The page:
Finally we get to the happy year 1763, when Boswell met his hero. It happened in a bookshop of a Mr Davies, who was also an actor and whose bookshop Johnson sometimes frequented. One afternoon, when Boswell is drinking tea with the Davieses, Johnson comes in. The introduction is made and Boswell observes Johnson looks very much like in the portrait by Joshua Reynolds (I suppose he means the one below, as he refers to Johnson reposing there, not to the more popular one of him reading.) Boswell asked previously his host not to reveal that he’s Scottish, knowing Johnson’s dislike of Scots, Mr Davies teasingly reveals it, and Boswell adds, hoping to turn it into a joke “I come from Scotland, but I can’t help it”, to which Johnson retorts, with his usual quickness, that a great many of his countrymen can’t help it, either. The conversation turns to Garrick refusing to give Johnson tickets to a play, because he knows he can sell them very profitably. Boswell tries to insert himself in the conversation, saying that he’s sure Garrick wouldn’t refuse Johnson such a trifle. Johnson doesn’t take it very well and tells Boswell he’s known Garrick longer than Boswell has. Boswell is somewhat crest-fallen, but then the conversation goes quite well, even when on occasions he is left alone with Johnson.
A few days later he asks Davies whether it would be OK for him to visit Johnson at his apartment, and Davies says sure. On the 24th of May (Boswell remembers the date like others remember the date of their first kiss) he visits Johnson and is somewhat taken aback by the slovenliness of his dress (he has no slippers but wears unbuckled shoes at home), but when Johnson starts talking, he forgets his misgivings. In a flashback he recollects a conversation with a fellow Scotsman Dr Blair, who visited Johnson with another clergyman Dr Fordyce. Songs of Ossian were then a hot topic, Johnson being one of the very few people who didn’t believe in their authenticity and didn’t think highly of them, so when Dr Fordyce asks him whether he thinks any modern man could write them, he answers disparagingly “many men, women and children”. He doesn’t know that Dr Blair has just published a paper comparing Ossian with Homer and Vergil, and when he learns about it, he is displeased at giving offence unintentionally, but also thinks the men were asking for it, leading him on in this way.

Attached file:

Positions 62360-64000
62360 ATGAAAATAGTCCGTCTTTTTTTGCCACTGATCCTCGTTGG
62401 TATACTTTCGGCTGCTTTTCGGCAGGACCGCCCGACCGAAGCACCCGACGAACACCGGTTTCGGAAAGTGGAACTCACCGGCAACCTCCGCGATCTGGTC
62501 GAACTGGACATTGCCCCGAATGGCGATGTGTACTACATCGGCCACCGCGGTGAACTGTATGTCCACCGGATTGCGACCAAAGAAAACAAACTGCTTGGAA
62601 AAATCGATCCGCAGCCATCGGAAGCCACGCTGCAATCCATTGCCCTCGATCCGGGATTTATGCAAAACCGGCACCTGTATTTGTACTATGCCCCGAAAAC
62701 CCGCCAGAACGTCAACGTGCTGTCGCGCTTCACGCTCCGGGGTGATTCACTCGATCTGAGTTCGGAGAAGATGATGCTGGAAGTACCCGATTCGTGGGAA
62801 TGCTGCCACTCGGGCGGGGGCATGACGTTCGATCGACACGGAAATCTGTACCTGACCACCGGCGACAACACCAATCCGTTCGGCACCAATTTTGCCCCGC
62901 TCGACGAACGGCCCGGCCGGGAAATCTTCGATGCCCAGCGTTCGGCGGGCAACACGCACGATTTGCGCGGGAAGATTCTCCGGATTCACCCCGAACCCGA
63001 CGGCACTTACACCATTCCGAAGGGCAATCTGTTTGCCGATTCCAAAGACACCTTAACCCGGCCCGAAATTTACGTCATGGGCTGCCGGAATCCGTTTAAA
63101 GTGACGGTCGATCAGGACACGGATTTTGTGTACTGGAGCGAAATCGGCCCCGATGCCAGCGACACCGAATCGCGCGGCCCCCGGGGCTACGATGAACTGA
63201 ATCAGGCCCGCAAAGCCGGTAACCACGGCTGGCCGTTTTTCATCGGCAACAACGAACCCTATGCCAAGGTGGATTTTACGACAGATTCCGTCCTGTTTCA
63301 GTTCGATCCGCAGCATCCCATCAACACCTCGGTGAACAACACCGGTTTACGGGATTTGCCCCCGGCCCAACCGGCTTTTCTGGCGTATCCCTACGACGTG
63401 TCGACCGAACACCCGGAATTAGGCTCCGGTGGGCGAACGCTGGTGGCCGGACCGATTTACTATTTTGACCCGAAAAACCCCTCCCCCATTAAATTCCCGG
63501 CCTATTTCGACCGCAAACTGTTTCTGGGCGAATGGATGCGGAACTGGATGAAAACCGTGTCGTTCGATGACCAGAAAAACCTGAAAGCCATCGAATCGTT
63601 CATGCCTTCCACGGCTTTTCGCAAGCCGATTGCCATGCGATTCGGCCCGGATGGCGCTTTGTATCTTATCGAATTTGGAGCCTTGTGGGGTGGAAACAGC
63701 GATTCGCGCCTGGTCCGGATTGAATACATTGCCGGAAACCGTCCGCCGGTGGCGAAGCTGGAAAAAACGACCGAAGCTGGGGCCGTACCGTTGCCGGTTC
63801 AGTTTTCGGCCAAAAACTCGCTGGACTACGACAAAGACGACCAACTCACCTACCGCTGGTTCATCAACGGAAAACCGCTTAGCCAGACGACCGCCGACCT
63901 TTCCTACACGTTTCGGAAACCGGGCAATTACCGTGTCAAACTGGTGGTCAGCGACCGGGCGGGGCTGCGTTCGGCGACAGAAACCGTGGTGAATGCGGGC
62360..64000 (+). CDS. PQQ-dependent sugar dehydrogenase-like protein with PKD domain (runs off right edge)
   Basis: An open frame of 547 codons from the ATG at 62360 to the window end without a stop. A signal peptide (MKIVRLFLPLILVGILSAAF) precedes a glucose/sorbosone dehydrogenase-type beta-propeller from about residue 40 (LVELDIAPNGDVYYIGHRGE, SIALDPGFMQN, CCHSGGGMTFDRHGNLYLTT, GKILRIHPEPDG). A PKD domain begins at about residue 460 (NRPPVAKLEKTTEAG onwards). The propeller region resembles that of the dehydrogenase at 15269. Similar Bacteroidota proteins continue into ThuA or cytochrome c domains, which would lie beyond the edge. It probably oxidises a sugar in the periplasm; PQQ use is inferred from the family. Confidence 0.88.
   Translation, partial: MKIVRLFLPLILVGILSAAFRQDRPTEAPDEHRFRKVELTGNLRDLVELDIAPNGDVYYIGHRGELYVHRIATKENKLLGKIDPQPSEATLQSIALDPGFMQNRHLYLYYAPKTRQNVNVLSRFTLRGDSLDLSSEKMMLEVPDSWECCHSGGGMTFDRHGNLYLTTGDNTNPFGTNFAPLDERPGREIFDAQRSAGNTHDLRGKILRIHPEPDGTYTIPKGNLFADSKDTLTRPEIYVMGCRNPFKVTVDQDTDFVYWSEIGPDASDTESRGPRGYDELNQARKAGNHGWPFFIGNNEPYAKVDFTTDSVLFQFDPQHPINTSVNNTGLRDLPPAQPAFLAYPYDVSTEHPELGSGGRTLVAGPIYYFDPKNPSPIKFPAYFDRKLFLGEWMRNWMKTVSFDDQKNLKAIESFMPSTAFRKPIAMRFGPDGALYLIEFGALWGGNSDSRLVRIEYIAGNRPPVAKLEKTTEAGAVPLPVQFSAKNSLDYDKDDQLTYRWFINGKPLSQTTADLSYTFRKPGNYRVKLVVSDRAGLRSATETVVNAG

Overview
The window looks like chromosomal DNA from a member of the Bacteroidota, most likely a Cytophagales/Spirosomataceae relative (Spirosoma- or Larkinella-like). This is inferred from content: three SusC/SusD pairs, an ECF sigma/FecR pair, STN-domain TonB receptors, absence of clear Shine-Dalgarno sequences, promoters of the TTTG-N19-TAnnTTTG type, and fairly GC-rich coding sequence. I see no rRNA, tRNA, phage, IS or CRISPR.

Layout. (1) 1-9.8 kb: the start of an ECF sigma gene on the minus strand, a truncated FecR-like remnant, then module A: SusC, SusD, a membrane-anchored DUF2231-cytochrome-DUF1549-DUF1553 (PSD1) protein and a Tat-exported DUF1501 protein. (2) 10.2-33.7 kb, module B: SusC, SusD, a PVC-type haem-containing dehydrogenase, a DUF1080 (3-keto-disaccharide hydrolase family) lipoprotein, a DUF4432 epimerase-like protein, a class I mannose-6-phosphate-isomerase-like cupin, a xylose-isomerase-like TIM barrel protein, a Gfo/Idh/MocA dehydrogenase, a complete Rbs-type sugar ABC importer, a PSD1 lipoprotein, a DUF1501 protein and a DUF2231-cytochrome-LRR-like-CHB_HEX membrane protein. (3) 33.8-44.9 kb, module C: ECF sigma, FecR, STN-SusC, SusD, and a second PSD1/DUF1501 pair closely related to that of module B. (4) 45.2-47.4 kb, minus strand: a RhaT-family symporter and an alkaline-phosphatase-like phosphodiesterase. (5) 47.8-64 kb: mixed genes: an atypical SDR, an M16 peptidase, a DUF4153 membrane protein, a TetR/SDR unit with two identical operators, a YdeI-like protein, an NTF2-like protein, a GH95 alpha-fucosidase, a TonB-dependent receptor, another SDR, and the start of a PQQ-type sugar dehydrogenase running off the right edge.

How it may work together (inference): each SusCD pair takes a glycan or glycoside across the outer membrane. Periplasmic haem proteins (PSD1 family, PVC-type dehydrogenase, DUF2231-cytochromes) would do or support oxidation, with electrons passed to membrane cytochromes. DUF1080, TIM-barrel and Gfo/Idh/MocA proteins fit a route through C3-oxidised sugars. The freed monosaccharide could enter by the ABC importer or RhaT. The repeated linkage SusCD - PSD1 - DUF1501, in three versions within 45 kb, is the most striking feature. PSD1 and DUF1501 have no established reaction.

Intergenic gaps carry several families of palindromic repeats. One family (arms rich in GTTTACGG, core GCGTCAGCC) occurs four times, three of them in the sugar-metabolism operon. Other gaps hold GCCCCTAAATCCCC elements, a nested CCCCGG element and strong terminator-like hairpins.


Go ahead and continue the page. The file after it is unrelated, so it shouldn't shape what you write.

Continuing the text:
Back in the present, there are also other guests with Johnson, and when they leave, Boswell also rises to go, but Johnson presses him to stay. The conversation, of which Boswell kept notes, thus starting his habit of noting down everything Johnson said, turns to madness. Johnson uses the example of his friend the poet Christopher Smart, to claim that symptoms of madness are often just small deviations from the regular custom; for instance Smart, seized by religious mania, took to praying in the streets, but as Johnson says, it’s greater madness not to pray at all, and yet a great deal of such people are not put in the asylum. Here Boswell cuts to a later conversation between Johnson and Dr Burney (Frances Burney’s father). Burney asks Johnson how Smart is doing, Johnson says sadly there is not much hope for recovery, but he doesn’t think Smart should be shut up. He never posed any harm: he wanted people to pray with him and he didn’t like clean linen “and I hold no great passion for it”.